IGP says UM forum on Rome Statute with AG under sedition probe

InspectorGeneral of Police, Tan Sri Datuk Seri Mohamad Fuzi Harun, speaks during a press conference at the launch of the Brickfields District Police Headquarter in Kuala Lumpur April 29, 2019. — Picture by Miera Zulyana
InspectorGeneral of Police, Tan Sri Datuk Seri Mohamad Fuzi Harun, speaks during a press conference at the launch of the Brickfields District Police Headquarter in Kuala Lumpur April 29, 2019. — Picture by Miera Zulyana

KUALA LUMPUR, April 29 — Police have mounted a sedition investigation into the forum on the Rome Statute at Universiti Malaya (UM) here that featured Attorney-General Tommy Thomas, Inspector-General of Police Tan Sri Mohamad Fuzi Harun said today.

He said the investigation was prompted by several complaints over the forum filed with the police, without disclosing the number of reports received.

“The investigations will fall under the Sedition Act,” the outgoing IGP told reporters after officiating the new Brickfields district police headquarters along Jalan Travers here.

Fuzi said police will soon call in several individuals involved in the forum, including its organisers, to record their statements.

He did not name those to be called.

Yesterday, Brickfields police chief Assistant Commissioner Ruslan Khalid told Malay Mail that at least two complaints had been filed against veteran PKR politician Syed Husin Ali who was among the panellists at the UM forum; one at the Pantai police station here and another in Tapah, Perak.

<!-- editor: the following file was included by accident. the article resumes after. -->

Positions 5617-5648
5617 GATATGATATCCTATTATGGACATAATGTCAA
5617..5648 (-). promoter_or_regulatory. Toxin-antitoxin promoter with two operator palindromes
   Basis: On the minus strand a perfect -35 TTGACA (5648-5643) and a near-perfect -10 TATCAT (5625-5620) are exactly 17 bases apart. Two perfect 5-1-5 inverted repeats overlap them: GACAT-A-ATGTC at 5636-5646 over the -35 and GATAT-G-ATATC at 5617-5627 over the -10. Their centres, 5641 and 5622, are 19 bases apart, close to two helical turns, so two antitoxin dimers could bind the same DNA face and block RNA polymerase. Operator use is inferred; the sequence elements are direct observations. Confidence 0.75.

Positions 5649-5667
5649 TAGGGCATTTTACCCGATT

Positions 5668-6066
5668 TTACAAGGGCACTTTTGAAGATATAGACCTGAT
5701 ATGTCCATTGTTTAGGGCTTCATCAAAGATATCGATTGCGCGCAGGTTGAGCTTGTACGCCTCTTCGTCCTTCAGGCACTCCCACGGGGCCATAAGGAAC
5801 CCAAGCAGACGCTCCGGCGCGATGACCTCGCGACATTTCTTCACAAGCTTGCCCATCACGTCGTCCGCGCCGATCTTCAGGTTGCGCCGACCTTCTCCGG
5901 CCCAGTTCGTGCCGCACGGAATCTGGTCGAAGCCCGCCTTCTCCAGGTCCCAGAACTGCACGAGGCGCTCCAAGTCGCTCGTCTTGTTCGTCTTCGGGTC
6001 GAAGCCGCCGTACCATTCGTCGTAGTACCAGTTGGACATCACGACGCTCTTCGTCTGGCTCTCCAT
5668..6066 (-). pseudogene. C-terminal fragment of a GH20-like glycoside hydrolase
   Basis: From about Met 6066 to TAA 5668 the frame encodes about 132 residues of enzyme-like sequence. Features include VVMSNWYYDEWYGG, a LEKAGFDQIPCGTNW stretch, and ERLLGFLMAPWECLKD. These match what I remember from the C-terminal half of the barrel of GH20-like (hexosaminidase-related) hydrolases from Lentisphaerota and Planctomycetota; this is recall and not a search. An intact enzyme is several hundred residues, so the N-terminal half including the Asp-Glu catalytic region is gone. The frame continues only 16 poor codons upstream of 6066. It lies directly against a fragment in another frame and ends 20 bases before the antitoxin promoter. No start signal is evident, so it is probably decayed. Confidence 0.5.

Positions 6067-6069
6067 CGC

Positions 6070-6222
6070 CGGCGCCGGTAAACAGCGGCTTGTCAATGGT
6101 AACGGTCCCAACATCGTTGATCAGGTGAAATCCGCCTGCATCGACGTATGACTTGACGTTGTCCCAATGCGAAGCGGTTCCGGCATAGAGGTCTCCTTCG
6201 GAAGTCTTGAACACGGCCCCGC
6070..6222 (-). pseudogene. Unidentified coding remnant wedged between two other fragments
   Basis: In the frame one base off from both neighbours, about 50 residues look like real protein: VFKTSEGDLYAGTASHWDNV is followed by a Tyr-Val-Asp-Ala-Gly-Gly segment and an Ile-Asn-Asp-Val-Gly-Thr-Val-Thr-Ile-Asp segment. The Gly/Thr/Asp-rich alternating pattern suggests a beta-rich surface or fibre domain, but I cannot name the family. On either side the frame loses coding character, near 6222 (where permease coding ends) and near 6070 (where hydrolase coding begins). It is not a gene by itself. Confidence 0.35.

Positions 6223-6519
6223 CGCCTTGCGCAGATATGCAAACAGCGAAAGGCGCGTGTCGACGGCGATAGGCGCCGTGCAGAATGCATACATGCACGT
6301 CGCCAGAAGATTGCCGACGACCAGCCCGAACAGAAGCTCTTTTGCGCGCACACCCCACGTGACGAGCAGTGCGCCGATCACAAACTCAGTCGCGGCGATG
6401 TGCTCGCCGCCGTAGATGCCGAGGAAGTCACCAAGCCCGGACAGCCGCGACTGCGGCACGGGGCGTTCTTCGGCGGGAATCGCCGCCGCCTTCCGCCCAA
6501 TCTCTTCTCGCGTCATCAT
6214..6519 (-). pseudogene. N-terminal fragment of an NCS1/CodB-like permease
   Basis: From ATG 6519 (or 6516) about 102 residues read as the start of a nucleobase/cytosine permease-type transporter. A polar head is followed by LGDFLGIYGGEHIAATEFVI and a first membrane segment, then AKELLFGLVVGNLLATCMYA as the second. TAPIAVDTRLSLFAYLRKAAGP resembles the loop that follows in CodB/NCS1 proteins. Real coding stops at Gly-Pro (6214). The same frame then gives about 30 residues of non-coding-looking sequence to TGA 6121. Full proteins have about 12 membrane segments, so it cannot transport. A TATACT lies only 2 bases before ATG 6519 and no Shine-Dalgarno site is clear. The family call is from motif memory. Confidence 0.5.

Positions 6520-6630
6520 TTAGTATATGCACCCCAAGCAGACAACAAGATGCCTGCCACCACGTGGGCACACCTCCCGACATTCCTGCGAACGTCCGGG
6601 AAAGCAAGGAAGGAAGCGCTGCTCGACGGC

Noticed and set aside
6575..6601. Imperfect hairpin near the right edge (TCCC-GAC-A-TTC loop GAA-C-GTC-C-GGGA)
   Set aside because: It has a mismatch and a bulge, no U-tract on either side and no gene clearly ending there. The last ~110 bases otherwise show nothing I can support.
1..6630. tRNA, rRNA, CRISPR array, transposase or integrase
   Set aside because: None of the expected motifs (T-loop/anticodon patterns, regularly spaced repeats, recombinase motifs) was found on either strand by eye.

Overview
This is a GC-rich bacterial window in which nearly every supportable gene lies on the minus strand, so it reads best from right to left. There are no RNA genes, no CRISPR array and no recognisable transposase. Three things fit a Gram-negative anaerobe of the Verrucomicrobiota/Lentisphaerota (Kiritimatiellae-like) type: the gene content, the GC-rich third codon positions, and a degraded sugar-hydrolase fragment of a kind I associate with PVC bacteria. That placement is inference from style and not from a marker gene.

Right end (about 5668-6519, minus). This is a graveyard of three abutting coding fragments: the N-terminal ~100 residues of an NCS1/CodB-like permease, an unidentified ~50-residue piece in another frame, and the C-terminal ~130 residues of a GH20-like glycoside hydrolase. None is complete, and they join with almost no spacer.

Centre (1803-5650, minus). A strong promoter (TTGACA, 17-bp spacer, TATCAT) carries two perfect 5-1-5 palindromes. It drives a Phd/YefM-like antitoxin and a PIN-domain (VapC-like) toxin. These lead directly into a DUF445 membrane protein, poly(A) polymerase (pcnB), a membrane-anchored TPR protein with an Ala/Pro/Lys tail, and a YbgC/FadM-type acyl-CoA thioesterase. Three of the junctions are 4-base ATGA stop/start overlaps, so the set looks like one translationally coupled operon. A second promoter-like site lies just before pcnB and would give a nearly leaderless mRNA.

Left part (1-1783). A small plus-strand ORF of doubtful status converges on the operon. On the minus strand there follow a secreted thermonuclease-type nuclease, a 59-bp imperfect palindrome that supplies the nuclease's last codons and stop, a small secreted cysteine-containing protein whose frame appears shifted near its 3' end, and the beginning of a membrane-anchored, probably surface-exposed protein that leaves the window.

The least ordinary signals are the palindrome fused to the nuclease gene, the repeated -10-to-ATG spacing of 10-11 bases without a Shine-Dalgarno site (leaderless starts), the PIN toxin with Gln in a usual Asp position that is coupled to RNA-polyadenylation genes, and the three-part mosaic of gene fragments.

At that time, Ruslan declined comment when asked if the former PKR deputy president was being investigated under the controversial Sedition Act or another law.

Pertubuhan Sahabat Erat dan Amanat Rakyat president Nazrin Norani had filed one police report, claiming that Syed Husin had uttered words which evoked hatred against the Rulers during the forum’s discussion.

Nazrin in his police report, alleged that Syed Husin has uttered seditious statements that may incite hatred against the Malay royal institution.

Sociologist and politician Syed Husin Ali (centre) speaks at the ‘Malaysia and Rome Statute’ forum at Universiti Malaya in Kuala Lumpur April 27, 2019. — Picture by Yusof Mat Isa
Sociologist and politician Syed Husin Ali (centre) speaks at the ‘Malaysia and Rome Statute’ forum at Universiti Malaya in Kuala Lumpur April 27, 2019. — Picture by Yusof Mat Isa

In his speech, Syed Husin had claimed that there had been increasing criticism over the years about the role of the Rulers in politics and business, as well as questions raised about the cost to the Malaysia economy in maintaining nine royal households, so much so that some sections of society had even questioned the need for royalty.

The forum last Saturday was held to debate the merits of the paper presented by four local academics to the Malay Rulers on the Rome Statute of the International Criminal Court, which Malaysia had intended to ratify but later withdrew.

The four academics had claimed Malaysia’s ratification could lead the Yang di-Pertuan Agong as supreme commander of the armed forces to be persecuted for war crimes, which would affect the Malay royal institution, despite arguments otherwise from the Attorney-General.

The four academics are Universiti Teknologi Mara’s deputy vice-chancellor and the dean of its Faculty of Law Professor Datuk Dr Rahmat Mohamad, International Islamic University of Malaysia’s law lecturer Assoc Prof Shamrahayu Ab Aziz, Universiti Sains Islam Malaysia’s law lecturers Fareed Mohd Hassan and Hisham Hanapi.

The foursome were invited to the forum but did not attend.

Apart from Thomas and Syed Husin, the other forum panellists were UM constitutional law expert Emeritus Professor Datuk Shad Saleem Faruqi and former student activists Asheeq Ali Sethi Alavi and Lim Wei Jiat.